Clearing up some misconceptions about alternative data

FTI Advanced Tech SIG

Clearing up some misconceptions about alternative data


FinTech Influencers, a technology leadership forum founded by The Realization Group (TRG) together with Harrington Starr, recently launched a new series of Advanced Technologies Special Interest Group meetings to explore use of new technologies in the Financial Markets sector. This inaugural meeting, which looked at the changing role of quants in an age of alternative data, featured Steve Wilcockson of Geospatial Insight as a guest speaker and was moderated by Mike O’Hara of TRG. Steve and Mike report here on the findings from the discussion.

It’s time to clear up some misconceptions floating around in the markets about alternative data.

You don’t need to search long before you’ll hear stories about quantitative analysts (“quants”) who have used mobile phone- or credit card-based information to build valuable snapshots of the specific shopping habits of millions of people. And there is no shortage of fund managers who have begun to use satellite data to gain advance notice about crop yields or consumer retail traffic trends.

But as word spreads about just how powerful alternative data can be and the many ways it can be applied, so too do a lot of misplaced ideas, leading to myth, obfuscating hype and a biased skewing of an otherwise exciting industry.

One of the more common, and potentially dangerous, ideas is that alternative data can simply be plugged into a buyside system to produce miraculous alpha. It’s certainly true that new forms of data can reap rewards – but not in the magic wand-waving way that some people may believe.

Part of the reason this plug-and-play notion has gained traction is because of conflicting ideas about the role of the fabled quant and more recently, the data scientist.

During our discussion, we reminisced about the “seven ages of quant”, recalling their contributions in recent history to derivative pricing, portfolio theory, arbitrage, high frequency and systematic trading across most asset classes, and now machine learning and artificial intelligence. Whether on the way they helped contribute to the credit crisis was an accusation the audience generally refuted!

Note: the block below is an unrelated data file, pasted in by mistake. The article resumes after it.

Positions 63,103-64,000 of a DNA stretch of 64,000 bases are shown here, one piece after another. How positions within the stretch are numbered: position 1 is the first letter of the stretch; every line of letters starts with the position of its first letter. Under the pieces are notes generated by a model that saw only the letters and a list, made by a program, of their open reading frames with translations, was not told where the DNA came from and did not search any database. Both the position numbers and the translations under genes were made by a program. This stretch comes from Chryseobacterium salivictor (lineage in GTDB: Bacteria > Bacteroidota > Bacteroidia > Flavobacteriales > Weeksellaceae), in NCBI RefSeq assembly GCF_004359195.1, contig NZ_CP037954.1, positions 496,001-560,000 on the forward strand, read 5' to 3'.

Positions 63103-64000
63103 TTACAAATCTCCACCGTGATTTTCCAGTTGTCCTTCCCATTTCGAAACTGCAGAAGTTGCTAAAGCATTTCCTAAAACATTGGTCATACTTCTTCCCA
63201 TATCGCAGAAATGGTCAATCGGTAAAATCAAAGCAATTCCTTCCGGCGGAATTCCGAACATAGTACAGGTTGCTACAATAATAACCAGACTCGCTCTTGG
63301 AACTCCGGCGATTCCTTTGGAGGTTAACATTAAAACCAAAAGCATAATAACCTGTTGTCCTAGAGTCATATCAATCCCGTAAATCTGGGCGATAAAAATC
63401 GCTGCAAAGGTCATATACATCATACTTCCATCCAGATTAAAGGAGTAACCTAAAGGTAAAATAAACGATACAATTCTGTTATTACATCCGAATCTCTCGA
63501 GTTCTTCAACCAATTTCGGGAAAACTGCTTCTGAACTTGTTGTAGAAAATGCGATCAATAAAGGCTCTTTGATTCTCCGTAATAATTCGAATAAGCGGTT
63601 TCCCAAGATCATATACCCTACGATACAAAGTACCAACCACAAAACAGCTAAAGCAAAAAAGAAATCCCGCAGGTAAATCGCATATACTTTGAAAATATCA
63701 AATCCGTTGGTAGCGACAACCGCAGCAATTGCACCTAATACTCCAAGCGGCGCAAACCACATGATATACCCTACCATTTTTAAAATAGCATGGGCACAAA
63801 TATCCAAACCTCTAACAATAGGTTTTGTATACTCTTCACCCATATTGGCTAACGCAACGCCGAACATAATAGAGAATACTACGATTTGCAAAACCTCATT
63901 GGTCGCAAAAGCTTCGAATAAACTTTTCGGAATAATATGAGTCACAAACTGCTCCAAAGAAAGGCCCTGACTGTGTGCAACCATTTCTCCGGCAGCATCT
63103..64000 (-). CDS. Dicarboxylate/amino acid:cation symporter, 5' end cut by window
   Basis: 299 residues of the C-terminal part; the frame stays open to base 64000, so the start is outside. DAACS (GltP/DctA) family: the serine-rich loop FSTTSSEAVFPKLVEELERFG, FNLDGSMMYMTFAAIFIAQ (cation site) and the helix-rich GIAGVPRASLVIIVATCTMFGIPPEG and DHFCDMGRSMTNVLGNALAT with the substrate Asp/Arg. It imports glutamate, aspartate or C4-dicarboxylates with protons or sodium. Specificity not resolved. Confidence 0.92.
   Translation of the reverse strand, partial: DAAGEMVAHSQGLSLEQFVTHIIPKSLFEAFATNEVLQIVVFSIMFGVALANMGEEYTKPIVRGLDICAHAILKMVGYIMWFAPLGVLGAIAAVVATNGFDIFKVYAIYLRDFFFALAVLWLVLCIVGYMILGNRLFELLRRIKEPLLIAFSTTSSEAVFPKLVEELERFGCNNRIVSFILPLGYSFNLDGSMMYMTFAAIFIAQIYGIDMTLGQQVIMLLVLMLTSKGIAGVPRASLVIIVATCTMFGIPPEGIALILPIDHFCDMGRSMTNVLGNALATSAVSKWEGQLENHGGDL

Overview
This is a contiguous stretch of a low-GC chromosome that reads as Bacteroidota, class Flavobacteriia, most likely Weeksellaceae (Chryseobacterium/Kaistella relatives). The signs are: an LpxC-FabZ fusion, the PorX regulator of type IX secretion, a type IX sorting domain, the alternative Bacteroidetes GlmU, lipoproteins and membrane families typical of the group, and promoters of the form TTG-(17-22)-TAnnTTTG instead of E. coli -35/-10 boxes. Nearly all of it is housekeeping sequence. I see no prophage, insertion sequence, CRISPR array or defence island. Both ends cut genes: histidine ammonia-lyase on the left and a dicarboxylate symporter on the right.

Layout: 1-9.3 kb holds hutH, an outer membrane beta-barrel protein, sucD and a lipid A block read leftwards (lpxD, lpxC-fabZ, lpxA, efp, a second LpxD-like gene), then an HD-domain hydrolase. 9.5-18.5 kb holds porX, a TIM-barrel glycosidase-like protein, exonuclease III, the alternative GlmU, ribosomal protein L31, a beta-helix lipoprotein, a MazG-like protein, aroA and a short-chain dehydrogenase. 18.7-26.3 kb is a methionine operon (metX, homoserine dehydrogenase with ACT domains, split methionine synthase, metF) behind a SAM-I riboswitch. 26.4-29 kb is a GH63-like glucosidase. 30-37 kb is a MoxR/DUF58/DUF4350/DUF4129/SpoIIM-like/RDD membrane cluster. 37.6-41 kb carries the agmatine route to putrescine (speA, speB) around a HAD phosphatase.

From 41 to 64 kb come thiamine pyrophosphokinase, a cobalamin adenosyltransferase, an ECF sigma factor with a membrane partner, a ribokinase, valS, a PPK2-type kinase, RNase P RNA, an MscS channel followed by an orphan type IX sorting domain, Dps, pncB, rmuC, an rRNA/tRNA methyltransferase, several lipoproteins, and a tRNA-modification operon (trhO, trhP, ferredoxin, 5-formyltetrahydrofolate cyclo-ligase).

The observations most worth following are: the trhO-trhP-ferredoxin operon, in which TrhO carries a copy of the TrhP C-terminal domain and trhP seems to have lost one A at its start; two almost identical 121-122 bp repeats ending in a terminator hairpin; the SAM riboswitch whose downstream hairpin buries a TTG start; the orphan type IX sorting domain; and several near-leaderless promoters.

However, audience participants noted that “quants can be odd things” and that the job title itself is self-prescribed. True, but we noted there were different sorts of quants, for example risk-neutral “Q” sell-side quants and “P” probabilistic portfolio construction buy-side quants (as Attilio Meucci explains so well in “P versus Q: Differences and Commonalities between the Two Areas of Quantitative Finance”). There are others too: risk quants, central bank quants, even quants working in insurance, with all types slicing and dicing alternative data in different ways.

This brings us on to the subject of alternative data, where the traditional view is that the quant is at the forefront of the new buy-side revolution, generating alpha. The audience was largely united in asserting that this perspective not only oversimplifies what quants on the buy-side actually do (and what they can do), but also forgets or ignores those working in other sectors.

We considered the buy-side first. As one audience practitioner noted, rather than throw “data mud” to see what sticks, a better approach is to start with a hypothesis and test it first. Another frustrated discussant noted that data sets have quite limited asset class focus – “it’s funny how every alternative data discussion descends to consumer retail” (cue some embarrassed speaker foot-shuffling from our speaker, who is currently working on a retail trends data-set) “although there’s certainly value for physical assets such as oil and crops” (happily the speaker’s firm works on those too!).

Another participant noted that “data lends itself best around the edge”, but that the edge is often limited and subject to alpha decay risk as everyone jumps aboard the gravy train, even those crowd followers suffering from fear of missing out. Most agreed that data sets were unusable in isolation, having to be ingested into more comprehensive aggregate databases designed to serve the business appropriately, their rules often designed, enforced and “engineered” by quants, with (data) engineer being an appropriate descriptor for the new quant.

Refuting the buy-side myth is only part of the story. Remember those sell-side, risk, central bank and insurance quants? They’re using alternative data too, but not necessarily for alpha. In risk and on the sell-side, alternative data sets are informing fraud detection systems, chasing alpha generator misdemeanour rather than creating alpha. Bank research teams, in reorganisation mode after MiFID II, are increasingly taking on some of the buy-side functions, also ESG research too. Bank risk teams are starting to explore satellite, drone and ground-based imagery in order to assess loss-given defaults (for example retail mortgages and commercial lending) in areas of environmental or social stress, against which they increasingly take out insurance for regulatory capital protection as well as loss mitigation. Indeed, in insurance, imagery is almost mainstream in claims detection, for example in environmental catastrophes.

In short, the changing role of quants in an age of alternative data is not all about the buy-side. And where it is about the buy-side – as the audience discussion vigorously asserted – the value in alternative data comes from the idea of uniqueness, not ubiquity.


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